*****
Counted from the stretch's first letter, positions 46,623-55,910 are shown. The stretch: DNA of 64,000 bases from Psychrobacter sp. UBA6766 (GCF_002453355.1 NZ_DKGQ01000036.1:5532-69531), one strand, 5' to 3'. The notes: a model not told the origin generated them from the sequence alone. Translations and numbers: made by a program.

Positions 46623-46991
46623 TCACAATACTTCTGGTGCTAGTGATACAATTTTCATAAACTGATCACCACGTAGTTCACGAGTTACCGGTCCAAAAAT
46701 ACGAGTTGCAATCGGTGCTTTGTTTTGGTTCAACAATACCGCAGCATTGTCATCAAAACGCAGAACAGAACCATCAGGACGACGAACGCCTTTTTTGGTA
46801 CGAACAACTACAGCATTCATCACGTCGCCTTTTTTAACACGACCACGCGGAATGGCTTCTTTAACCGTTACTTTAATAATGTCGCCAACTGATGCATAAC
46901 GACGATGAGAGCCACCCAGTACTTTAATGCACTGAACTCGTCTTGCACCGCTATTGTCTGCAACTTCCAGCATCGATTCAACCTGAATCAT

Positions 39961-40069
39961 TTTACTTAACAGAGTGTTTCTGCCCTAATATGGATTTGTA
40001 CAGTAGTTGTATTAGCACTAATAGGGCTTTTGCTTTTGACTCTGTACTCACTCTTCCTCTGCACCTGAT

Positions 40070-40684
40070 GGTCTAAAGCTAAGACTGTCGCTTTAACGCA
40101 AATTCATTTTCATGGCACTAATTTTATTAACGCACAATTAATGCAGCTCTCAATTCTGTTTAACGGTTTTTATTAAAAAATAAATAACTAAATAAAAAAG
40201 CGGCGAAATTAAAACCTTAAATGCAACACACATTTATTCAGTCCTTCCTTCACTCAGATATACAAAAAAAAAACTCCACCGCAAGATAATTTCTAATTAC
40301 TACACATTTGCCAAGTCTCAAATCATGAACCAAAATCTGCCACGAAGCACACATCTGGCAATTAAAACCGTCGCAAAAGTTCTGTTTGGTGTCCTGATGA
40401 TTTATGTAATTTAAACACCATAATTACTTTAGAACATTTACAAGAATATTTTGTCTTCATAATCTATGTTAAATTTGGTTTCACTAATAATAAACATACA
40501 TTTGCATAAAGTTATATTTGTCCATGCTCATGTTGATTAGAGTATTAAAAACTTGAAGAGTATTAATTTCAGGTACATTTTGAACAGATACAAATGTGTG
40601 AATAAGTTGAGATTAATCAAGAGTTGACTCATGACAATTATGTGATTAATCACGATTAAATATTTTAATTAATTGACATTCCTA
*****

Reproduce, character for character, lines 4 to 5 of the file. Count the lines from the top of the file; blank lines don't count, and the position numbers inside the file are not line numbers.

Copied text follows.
46701 ACGAGTTGCAATCGGTGCTTTGTTTTGGTTCAACAATACCGCAGCATTGTCATCAAAACGCAGAACAGAACCATCAGGACGACGAACGCCTTTTTTGGTA
46801 CGAACAACTACAGCATTCATCACGTCGCCTTTTTTAACACGACCACGCGGAATGGCTTCTTTAACCGTTACTTTAATAATGTCGCCAACTGATGCATAAC